In The News
World AIDS Day will be observed on December 1, 2014. It was first established by the World Health Organization in 1988, and is dedicated to raising awareness of the AIDS (Acquired Immunodeficiency Syndrome) pandemic which is caused by the spread of HIV (Human Immunodeficiency Virus) which kills or damages the body’s immune system cells. The theme for the years 2011-2015 revolves around “Getting to Zero”, and focuses on reducing new HIV infections, reducing discrimination, and increasing access to education, testing, treatment, and care. You can show your support for people living with HIV on World AIDS Day by wearing a , the international symbol of HIV awareness and support.
As of 2013, AIDS has resulted in more than 36 million deaths worldwide (1981-2012). An estimated 35.3 million people are currently living with HIV, with approximately 1.2 million living in the United States.
CDC recommends that everyone between the ages of 13 and 64 be tested at least once and that those at higher risk get tested at least once a year. Men who have Sex with Men (MSM) remain the population most affected by HIV and may benefit from getting tested every 3 to 6 months. Other high risk factors include having unprotected sex with someone who is infected with HIV or whose HIV status you don't know, having multiple sex partners, the use of intravenous (IV) drugs or having sex with someone who uses IV drugs, or having another sexually transmitted disease (STD), such as herpes, chlamydia, syphilis, or gonorrhea. STDs may cause changes in tissue that make HIV transmission more likely. Additional risk factors include having a mother who was infected with HIV before you were born or having had a blood transfusion or received blood products before 1985.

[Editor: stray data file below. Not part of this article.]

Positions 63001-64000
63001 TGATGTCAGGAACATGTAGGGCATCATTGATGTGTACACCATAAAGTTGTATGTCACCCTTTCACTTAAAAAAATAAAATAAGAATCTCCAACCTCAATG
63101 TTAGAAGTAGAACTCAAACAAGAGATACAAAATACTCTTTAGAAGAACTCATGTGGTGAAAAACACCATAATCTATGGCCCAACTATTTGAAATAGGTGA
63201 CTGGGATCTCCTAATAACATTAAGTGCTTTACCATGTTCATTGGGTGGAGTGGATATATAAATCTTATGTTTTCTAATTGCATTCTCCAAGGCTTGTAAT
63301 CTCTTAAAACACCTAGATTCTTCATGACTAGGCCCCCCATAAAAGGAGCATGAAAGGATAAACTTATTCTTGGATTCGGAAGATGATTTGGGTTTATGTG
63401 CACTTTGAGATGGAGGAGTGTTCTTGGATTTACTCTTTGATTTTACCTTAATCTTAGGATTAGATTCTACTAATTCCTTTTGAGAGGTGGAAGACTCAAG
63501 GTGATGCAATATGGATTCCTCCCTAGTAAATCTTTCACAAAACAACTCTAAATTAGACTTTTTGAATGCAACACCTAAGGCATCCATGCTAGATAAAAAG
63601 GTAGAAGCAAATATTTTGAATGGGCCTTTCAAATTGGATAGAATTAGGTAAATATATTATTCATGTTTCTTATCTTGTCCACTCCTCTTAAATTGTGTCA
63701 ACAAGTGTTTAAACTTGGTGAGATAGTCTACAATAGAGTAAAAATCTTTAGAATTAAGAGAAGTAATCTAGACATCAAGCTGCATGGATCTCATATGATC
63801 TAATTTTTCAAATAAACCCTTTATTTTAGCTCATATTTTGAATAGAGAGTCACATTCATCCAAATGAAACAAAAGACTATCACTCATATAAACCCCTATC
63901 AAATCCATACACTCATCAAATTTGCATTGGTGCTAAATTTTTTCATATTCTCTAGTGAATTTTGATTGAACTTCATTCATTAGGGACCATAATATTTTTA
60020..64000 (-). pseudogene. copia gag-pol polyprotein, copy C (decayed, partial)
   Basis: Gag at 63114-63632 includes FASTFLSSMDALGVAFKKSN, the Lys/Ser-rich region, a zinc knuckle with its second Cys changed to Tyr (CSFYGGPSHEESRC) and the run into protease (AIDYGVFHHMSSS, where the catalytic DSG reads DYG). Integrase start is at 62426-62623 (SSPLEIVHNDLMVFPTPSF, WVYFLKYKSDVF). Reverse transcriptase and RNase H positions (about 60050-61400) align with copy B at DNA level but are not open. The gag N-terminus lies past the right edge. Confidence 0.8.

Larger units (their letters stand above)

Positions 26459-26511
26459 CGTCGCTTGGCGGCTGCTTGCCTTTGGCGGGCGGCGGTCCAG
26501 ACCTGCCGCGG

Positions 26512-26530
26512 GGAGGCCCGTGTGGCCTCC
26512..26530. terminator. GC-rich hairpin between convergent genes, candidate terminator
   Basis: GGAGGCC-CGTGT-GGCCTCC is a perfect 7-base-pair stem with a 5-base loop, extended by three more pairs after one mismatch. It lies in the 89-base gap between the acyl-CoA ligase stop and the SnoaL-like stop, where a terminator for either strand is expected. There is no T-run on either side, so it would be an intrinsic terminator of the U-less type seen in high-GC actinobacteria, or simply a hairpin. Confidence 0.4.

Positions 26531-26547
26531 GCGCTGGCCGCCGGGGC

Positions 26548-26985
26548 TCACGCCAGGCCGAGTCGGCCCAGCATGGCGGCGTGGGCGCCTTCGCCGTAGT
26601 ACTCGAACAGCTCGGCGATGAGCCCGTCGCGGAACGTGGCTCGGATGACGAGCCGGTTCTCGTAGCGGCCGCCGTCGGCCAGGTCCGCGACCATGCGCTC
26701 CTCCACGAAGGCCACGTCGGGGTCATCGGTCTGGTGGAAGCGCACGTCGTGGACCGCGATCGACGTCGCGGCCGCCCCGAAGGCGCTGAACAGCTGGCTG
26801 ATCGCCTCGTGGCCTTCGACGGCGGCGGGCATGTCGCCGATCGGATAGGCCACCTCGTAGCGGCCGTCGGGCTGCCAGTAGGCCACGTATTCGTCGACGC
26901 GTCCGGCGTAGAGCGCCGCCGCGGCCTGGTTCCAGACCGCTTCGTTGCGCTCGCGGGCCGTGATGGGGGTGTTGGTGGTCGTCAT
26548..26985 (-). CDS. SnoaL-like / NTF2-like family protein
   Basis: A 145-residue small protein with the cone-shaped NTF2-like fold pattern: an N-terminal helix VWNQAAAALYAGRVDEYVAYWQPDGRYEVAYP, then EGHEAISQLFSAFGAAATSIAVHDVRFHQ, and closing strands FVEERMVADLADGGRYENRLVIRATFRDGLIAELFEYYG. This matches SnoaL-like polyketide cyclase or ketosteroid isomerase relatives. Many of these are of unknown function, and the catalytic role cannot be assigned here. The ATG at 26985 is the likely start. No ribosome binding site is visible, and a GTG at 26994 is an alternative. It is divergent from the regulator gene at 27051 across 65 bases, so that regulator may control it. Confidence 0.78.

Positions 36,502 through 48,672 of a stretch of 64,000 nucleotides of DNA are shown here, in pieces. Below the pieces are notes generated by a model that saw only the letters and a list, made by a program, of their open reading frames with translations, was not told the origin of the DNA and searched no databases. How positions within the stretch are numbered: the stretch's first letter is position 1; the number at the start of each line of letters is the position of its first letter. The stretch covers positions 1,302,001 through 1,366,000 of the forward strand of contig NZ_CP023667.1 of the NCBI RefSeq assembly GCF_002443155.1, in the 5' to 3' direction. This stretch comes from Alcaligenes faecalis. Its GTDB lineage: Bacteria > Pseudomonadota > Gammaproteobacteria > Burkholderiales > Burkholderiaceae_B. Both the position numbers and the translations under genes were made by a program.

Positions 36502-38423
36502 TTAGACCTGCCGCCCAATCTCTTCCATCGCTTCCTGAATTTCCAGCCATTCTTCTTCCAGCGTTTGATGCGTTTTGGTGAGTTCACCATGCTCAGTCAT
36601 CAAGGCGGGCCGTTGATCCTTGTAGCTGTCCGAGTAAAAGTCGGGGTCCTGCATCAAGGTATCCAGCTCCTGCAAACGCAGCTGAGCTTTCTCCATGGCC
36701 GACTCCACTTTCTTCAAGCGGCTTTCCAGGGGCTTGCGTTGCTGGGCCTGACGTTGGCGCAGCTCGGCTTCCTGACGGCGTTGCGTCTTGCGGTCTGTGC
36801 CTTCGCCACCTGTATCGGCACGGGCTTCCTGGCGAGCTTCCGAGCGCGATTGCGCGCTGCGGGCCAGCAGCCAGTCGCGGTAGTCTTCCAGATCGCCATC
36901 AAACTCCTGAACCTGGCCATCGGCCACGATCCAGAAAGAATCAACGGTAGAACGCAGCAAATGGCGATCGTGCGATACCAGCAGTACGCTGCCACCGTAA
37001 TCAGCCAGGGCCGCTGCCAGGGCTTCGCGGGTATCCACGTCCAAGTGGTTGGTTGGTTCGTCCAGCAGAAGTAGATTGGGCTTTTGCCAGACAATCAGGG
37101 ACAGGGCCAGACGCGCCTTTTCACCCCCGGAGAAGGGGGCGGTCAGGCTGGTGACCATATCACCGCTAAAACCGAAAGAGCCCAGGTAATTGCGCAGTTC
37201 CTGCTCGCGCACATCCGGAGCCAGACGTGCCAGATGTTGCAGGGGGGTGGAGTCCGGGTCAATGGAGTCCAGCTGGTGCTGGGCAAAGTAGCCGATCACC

There are several ways to protect yourself and others. Use a condom. Don’t share needles, toothbrushes, or razors. Talk to a doctor about getting tested for HIV if you are pregnant or planning to become pregnant. If you are HIV-positive, seek counseling and treatment. If you plan to get a tattoo or body piercing, see a professional who uses sterile equipment.
A blood test can tell if you have HIV infection. Early diagnosis and treatment improves health, extends life and helps prevent the spread of the disease. Your health care provider can perform the test, or you may call the Sullivan County Health Department at 423-279-2777 to make an appointment for free and confidential testing.
Additional information may be found on the following websites:
A lot has been in the news lately about Ebola. Here is the CDC fact sheet. In order to keep the community better informed we wanted to share this general information fact sheet.
For more information click the following links:
The Tennessee Department of Health continues to provide assistance to patients affected by contaminated methylprednisolone acetate, including new outreach efforts to some who may develop localized infections. Click HERE for the latest update.